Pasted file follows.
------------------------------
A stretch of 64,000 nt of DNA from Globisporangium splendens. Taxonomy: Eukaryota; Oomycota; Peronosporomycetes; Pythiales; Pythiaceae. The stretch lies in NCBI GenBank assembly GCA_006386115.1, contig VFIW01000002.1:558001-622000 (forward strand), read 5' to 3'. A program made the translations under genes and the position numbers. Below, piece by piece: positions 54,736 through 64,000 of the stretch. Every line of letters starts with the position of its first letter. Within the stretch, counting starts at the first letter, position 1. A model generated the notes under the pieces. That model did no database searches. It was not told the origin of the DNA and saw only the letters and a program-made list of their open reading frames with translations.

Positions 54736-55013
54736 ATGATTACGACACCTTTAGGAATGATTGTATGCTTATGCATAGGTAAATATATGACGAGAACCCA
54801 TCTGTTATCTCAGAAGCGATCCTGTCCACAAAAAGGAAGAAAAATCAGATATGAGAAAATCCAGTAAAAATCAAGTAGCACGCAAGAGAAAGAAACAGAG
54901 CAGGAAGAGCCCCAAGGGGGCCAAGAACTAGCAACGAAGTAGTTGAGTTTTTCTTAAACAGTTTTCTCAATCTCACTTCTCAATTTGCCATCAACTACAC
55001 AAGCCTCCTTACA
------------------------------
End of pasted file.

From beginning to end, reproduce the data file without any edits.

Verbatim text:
A stretch of 64,000 nt of DNA from Globisporangium splendens. Taxonomy: Eukaryota; Oomycota; Peronosporomycetes; Pythiales; Pythiaceae. The stretch lies in NCBI GenBank assembly GCA_006386115.1, contig VFIW01000002.1:558001-622000 (forward strand), read 5' to 3'. A program made the translations under genes and the position numbers. Below, piece by piece: positions 54,736 through 64,000 of the stretch. Every line of letters starts with the position of its first letter. Within the stretch, counting starts at the first letter, position 1. A model generated the notes under the pieces. That model did no database searches. It was not told the origin of the DNA and saw only the letters and a program-made list of their open reading frames with translations.

Positions 54736-55013
54736 ATGATTACGACACCTTTAGGAATGATTGTATGCTTATGCATAGGTAAATATATGACGAGAACCCA
54801 TCTGTTATCTCAGAAGCGATCCTGTCCACAAAAAGGAAGAAAAATCAGATATGAGAAAATCCAGTAAAAATCAAGTAGCACGCAAGAGAAAGAAACAGAG
54901 CAGGAAGAGCCCCAAGGGGGCCAAGAACTAGCAACGAAGTAGTTGAGTTTTTCTTAAACAGTTTTCTCAATCTCACTTCTCAATTTGCCATCAACTACAC
55001 AAGCCTCCTTACA